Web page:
Default server IP address:
Console baud rate: 9600
GDB connection port: 9000
Force console for special debug messages: false
Network debug at boot time: false
Update RedBoot non-volatile configuration – continue (y/n)? y
… Erase from 0xa87e0000-0xa87f0000: .
… Program from 0x80ff0000-0x81000000 at 0xa87e0000: .
RedBoot>reset

Great, now your Fon router should be rebooting. Unplug the ethernet and connect to the wireless AP named “dd-wrt” (login is root/admin if it asks). You should be seeing the DD-WRT control panel in your browser and you are now connected to your Fon router running DD-WRT! Congrats!

Next time, I’ll post how to get your Fon router to act as a wireless bridge to extend your wireless coverage to another device that has an ethernet port, like an XBox or Playstation 3.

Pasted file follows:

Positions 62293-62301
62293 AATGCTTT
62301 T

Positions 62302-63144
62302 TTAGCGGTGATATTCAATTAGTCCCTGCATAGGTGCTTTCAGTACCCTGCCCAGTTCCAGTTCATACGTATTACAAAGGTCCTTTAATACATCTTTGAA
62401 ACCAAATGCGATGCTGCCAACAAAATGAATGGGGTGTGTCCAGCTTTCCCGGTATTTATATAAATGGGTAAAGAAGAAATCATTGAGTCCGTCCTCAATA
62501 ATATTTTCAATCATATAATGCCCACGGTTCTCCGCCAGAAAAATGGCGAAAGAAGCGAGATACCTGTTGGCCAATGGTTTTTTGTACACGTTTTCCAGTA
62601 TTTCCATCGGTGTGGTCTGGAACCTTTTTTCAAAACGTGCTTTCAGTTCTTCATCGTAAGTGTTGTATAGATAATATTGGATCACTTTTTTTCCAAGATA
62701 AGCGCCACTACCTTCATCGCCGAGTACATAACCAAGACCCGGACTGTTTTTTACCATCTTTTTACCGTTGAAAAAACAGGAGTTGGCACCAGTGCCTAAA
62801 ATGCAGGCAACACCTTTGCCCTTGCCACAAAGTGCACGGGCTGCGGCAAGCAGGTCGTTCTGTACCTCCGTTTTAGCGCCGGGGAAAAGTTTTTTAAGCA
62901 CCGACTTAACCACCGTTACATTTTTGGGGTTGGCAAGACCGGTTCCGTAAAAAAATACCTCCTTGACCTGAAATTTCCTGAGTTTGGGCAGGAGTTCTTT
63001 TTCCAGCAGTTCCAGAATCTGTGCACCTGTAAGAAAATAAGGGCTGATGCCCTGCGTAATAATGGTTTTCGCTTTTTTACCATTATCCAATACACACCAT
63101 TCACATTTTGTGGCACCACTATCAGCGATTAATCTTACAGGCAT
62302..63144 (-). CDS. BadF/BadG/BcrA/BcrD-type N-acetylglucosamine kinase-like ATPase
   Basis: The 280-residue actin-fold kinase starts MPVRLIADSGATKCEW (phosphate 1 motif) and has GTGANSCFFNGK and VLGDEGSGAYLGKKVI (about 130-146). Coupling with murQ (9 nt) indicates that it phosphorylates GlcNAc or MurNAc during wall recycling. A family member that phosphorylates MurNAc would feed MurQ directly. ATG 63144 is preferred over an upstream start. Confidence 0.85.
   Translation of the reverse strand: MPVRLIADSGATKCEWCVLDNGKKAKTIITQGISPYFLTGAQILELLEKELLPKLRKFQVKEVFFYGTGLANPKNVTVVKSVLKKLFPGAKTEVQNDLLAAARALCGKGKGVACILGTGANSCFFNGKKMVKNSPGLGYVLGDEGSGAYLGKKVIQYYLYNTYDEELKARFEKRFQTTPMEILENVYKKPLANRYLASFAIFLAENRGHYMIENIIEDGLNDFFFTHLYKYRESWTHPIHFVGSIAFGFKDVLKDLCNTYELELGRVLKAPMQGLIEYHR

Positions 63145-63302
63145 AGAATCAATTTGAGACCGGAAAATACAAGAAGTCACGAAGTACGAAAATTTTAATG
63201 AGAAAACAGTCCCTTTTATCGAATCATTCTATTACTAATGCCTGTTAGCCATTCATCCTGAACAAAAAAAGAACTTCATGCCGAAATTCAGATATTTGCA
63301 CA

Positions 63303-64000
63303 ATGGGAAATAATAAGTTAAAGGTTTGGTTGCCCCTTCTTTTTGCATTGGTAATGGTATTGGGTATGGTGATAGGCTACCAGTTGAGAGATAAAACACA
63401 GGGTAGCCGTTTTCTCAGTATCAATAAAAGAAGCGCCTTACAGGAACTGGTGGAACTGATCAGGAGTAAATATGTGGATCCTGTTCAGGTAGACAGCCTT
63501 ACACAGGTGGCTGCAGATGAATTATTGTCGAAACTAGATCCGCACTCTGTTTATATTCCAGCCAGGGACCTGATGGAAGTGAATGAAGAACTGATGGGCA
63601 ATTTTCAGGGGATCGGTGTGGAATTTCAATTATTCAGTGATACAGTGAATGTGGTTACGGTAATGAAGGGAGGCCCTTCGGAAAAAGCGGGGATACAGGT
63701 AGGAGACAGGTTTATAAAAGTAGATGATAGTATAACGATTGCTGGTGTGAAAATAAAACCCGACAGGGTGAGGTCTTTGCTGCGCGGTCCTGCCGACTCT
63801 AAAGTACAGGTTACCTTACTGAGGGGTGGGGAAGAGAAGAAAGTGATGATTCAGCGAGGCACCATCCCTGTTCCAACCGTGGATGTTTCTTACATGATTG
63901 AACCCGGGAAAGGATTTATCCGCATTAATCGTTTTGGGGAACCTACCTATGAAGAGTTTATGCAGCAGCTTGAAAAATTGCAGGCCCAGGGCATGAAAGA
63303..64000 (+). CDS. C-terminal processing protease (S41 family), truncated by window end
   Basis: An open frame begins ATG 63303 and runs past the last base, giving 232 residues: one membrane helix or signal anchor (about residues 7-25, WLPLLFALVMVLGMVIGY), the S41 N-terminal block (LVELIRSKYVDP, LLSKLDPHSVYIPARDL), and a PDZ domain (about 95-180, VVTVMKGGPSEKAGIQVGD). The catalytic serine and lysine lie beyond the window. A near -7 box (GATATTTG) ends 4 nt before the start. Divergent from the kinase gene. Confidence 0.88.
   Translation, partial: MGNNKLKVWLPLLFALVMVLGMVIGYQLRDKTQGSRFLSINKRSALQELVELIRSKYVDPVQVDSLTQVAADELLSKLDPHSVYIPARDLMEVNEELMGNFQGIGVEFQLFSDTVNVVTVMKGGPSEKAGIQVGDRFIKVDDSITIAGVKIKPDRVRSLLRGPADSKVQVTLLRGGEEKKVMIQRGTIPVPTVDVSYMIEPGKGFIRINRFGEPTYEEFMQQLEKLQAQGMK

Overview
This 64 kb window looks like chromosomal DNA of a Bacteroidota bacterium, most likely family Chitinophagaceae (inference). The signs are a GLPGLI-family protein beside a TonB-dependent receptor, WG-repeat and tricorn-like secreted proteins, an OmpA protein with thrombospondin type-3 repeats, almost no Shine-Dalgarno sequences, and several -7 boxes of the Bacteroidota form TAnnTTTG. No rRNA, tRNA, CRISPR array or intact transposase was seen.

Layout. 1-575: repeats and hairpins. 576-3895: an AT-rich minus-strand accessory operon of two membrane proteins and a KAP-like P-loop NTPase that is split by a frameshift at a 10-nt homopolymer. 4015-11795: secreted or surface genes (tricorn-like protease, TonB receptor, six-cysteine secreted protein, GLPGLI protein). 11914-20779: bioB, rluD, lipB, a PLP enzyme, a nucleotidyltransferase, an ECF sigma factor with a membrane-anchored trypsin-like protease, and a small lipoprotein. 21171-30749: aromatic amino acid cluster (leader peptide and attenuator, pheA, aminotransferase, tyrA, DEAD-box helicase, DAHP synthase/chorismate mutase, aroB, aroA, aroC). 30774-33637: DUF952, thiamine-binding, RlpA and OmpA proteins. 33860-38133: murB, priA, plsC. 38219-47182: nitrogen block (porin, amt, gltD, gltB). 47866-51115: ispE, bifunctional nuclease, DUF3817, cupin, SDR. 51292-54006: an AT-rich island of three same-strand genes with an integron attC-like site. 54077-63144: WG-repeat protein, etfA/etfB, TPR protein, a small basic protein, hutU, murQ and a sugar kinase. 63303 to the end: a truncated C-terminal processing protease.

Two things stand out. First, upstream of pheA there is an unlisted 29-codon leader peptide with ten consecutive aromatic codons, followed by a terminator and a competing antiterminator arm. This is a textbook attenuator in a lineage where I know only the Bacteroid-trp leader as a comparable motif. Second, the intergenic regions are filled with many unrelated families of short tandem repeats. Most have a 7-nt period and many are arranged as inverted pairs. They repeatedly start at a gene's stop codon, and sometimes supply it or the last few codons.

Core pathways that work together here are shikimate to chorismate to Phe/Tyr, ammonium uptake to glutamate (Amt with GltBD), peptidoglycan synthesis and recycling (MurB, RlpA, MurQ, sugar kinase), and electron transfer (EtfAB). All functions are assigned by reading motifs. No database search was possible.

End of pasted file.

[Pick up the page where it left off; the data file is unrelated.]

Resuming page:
A lot of this info came from various sources. I have rewritten and reposted it here in the spirit of propagating the information. In my research I came across some sites and files that were necessary (for old methods) that were no longer available. I didn’t want anyone else to run into this problem. The information above is from my own experience and the combination of bits and pieces from the sites below. Note however that some of these sites may have outdated information, but may be useful if you have older firmware or something:

The Kolofonium Hack (information on how the old and new methods of enabling SSH on the Fonera work. Interesting if you want to know what vulnerabilities are being used to hack this router)
DD-WRT Wiki page on hacking the La Fonera
Hacking the La Fonera (the old method of enabling SSH on old versions of the Fon firmware)

3 Comments



Traffic Logging with WRTbwlog

Filed Under Gadgets & Hardware, Hacks and Mods | 2006-10-07, 01:32